Designing leadership in difficult times
I. Welcome back & follow up
Good Morning and thank you again for inviting me into your inbox. I write about insights and provocations on the evolving nature of digital design. You can always subscribe here.
I received more comments on last week's Question Framework for Content Moderation including one that stumped me asking “What is fair?” in terms of posting content. I’ll most likely explore that in a future edition.
BIG by Matt Stoller pontificated if the real problem is social networks broadly recommending content, not the content itself.
Ethan Zuckerman argued “I think we’re trying to fix social media in part because it’s too hard and too scary to fix our political system.”
Lastly, with tens of thousands of individuals in the US having accounts silenced, are we now paradoxically infringing on democracy by trying to save it? At what point does censorship turn into broad suppression?
Plenty above to think about, but for now, onto the weekly topic.
II. Designing Leadership in Difficult Times
Recently I shared that 2020 was our studio's best year ever rounding out our portfolio with DreamWorks, Universal, and Facebook. I’ve documented how we approached our distributed working policy, how we needed to support each other, and how we adapted to the changing environment due to COVID.
From that I received questions asking how we kept our creativity alive and how we turned 2020 into an opportunity.
Previous to 2020, my style was focused around design and work quality. Entering 2020, as contexts and needs shifted from COVID, my leadership style also had to be fluid and shift to stay successful. My leadership style now started to focus around four (4) areas - Empathy, Clarity, Culture, and Operations. I break each of these down below, and for other Design leaders, notice none of those four words is Design.
Our change in approach was the crux of our success and at its core, being able to shift styles and approach was a design problem. An understanding that a change in environment and contexts means a change in leadership style to meet the teams needs and goals.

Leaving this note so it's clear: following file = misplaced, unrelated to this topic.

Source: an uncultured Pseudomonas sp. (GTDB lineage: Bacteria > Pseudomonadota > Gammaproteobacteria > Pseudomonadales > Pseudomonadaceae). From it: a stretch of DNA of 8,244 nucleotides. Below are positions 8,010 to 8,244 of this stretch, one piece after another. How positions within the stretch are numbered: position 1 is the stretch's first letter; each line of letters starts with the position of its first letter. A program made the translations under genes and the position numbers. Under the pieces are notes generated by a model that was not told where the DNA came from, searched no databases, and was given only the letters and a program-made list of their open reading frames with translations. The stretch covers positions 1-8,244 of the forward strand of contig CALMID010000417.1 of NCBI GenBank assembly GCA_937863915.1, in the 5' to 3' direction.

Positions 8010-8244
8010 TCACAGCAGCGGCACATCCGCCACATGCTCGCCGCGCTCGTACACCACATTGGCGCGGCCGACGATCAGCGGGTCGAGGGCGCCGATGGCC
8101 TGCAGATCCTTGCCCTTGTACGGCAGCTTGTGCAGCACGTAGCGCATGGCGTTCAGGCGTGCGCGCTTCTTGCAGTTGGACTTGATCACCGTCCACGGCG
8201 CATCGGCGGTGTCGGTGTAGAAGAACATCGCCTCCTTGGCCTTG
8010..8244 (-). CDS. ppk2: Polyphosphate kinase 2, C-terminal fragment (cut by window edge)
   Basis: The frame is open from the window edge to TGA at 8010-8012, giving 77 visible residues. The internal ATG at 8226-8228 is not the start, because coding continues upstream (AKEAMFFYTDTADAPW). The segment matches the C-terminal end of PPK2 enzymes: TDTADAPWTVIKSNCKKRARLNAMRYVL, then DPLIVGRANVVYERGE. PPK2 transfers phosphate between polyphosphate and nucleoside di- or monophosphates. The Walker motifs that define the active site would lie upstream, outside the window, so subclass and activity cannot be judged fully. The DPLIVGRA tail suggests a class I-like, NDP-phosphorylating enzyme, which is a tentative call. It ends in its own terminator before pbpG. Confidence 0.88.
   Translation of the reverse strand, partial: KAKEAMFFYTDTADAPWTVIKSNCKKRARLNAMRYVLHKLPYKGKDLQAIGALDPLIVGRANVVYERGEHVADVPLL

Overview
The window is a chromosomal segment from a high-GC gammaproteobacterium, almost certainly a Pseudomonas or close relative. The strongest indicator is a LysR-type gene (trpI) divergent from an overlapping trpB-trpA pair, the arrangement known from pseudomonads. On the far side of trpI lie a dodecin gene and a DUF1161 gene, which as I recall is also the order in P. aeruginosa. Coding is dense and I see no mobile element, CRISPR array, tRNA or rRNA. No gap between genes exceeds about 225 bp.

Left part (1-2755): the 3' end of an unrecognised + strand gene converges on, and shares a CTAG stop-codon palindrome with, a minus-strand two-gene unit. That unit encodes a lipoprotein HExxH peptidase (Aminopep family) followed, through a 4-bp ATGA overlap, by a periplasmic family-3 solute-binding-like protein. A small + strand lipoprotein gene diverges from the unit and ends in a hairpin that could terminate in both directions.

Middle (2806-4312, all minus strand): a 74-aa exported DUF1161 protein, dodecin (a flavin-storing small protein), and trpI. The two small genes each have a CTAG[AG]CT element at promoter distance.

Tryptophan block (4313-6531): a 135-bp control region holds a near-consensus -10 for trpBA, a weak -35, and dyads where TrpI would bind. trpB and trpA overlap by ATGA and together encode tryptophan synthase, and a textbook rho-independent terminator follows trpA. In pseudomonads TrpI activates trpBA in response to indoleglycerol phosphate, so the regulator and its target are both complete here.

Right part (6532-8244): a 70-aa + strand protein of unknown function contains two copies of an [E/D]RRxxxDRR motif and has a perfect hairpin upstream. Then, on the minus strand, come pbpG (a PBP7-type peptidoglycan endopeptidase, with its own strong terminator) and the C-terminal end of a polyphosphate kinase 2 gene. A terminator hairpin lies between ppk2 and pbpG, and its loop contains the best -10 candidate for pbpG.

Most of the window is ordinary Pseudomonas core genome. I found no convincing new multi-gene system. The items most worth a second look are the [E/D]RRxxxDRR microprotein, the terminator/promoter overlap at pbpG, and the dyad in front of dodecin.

Empathy - Leaning in
When you are provided with no other options, as a leader, you need to look at what is available to you, and make the best of it for your team. Always present what you can do, not what you can’t! When lockdown happened, my stance was never that this was a hindrance. It was only to find a path forward.
Over our first month, there was no understanding of expectations. We have a global community in our studio - people were concerned about relatives or friends, especially those who were elderly. While I would praise the team for their dedication during this period, I also explained that anxiety was ok and pressed the need to check on each other. It was important we acknowledged the concern.
I said this at a team meeting early during lockdown.
For us I think we’ve been just extremely lucky. But in talking to many individuals one-on-one I also want to make sure that despite saying, “Hey, look we’re great at adapting, we’re being efficient, we’re very lucky” — all these positive things… it doesn’t negate anxiety, it doesn’t negate concern or fear or anything like that. So I just want to make sure that we’re acknowledging that, and it’s… you know …. I know everybody doesn’t always feel great and excited, and that’s perfectly ok.
My primary focus as the Studio leader now shifted to building teams before business, focusing on emotional aspects first and work second. We had a strong Studio Leads layer and I trusted they would ensure strong work. This allowed for me to step back and look at the emotional impact of the situation on the studio.
I held many more one-on-one meetings than I had previously, and would often ask people how they felt today. My goal was to ensure the team knew that someone was steering, ensuring we kept moving forward, and cared about what was happening around us.
Clarity - Becoming a lighthouse